The Last Things in the Light of the Christmas Liturgies

Authored by Lorraine Buckley in Issue #33.4 of The Sower

Here Lorraine Buckley reflects on a theme that may be far from our minds at Christmas but is nevertheless a reality the Church brings forward for our contemplation in the liturgy of Christ’s birth.

It may seem odd to reflect on the last things at Christmas time, but this is what the Church’s liturgy invites us to do. The Post-Modern philosophy that pervades the current cultural climate in the West rejects all types of universal meta-narratives, fragmenting our world-view and outlook. The seasons of Advent and Christmas offer particular opportunities to help break out of this cultural trend. During Advent we have been preparing ourselves to celebrate the first coming of Christ in Bethlehem and renewing our desire for Christ’s second coming. Christmas is a time when Mother Church invites her children through the liturgy to step back from our day-to-day concerns to take a wider view: one which spans the whole history of salvation from the beginning of time to the eschaton. The Masses for the Nativity are a rich liturgical source for supplementing catechesis on death, judgment, heaven and hell.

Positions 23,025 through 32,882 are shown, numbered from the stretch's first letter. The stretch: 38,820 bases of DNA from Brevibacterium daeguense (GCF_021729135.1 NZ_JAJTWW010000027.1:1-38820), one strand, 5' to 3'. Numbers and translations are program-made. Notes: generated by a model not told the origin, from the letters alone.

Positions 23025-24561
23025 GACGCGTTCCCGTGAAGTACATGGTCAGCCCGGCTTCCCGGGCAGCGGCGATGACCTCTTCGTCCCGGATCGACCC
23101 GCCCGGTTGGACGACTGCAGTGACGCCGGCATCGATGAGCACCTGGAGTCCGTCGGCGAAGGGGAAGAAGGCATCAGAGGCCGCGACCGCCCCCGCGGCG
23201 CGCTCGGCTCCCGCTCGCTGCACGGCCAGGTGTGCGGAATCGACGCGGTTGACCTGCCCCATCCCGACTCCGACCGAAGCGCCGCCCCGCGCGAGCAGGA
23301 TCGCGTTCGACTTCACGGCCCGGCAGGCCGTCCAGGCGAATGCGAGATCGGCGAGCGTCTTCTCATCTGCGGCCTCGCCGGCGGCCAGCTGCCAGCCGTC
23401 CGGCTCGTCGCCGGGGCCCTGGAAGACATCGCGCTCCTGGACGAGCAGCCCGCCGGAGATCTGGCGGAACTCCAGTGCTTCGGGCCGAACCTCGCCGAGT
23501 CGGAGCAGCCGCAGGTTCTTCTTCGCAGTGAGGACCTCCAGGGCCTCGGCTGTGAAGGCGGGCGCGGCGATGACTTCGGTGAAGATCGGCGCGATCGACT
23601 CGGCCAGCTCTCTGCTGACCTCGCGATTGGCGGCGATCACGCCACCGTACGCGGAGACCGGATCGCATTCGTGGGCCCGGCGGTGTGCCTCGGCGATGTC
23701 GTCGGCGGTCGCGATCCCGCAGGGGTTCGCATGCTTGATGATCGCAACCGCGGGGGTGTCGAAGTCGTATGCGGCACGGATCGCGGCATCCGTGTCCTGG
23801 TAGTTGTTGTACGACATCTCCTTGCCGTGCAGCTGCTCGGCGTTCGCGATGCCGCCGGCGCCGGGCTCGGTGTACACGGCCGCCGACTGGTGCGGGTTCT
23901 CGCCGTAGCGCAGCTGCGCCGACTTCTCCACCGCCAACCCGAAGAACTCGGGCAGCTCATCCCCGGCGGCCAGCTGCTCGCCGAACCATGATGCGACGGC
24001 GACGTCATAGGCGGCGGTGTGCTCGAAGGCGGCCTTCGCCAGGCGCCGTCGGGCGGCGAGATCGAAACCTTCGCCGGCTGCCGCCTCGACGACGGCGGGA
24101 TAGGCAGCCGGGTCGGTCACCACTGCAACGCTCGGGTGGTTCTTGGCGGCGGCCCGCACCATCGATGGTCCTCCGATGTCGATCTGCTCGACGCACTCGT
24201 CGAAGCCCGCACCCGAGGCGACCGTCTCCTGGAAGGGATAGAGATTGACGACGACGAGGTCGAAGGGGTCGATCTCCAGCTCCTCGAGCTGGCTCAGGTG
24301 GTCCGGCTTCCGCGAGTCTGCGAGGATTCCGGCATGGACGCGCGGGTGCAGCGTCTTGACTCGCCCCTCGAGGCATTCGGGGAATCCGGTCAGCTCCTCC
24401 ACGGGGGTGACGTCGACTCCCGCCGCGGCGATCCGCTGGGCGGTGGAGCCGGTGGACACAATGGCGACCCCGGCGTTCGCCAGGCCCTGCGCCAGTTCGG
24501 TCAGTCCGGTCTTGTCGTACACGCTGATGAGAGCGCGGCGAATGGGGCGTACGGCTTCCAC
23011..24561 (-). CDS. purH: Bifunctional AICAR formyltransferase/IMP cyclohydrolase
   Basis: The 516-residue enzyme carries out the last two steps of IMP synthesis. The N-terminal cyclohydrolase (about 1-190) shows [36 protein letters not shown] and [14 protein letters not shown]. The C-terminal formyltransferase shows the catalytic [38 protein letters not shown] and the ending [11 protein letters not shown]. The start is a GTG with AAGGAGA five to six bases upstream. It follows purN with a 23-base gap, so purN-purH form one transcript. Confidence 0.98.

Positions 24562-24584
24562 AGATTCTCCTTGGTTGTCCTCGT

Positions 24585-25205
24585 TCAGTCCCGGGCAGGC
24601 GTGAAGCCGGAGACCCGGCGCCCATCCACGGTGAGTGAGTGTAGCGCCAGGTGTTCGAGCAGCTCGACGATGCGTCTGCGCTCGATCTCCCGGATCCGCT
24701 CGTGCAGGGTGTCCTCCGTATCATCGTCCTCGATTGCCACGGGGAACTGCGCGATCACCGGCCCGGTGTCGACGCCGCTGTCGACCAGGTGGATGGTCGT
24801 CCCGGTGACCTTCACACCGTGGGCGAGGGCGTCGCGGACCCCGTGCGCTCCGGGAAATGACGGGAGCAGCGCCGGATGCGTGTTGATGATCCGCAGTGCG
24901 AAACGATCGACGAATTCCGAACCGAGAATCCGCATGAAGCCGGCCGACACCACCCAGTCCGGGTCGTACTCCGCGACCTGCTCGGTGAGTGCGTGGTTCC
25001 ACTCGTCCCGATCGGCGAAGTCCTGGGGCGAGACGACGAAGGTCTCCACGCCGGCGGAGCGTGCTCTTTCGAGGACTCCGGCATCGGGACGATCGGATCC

The Gospel for Mass during the Day of the Solemnity of the Nativity of our Lord Jesus Christ[i] reminds us that “in the beginning was the Word: the Word was with God and the Word was God”[ii] and then recounts creation, the Incarnation, and the purpose of the Incarnation in bringing light to the world so that all could become children of God who would see His glory. This short little scripture passage encapsulates the whole history of creation and salvation.

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This article is from The Sower and may be copied for catechetical purposes only. It may not be reprinted in another published work without the permission of Maryvale Institute. Contact sower@maryvale.ac.uk

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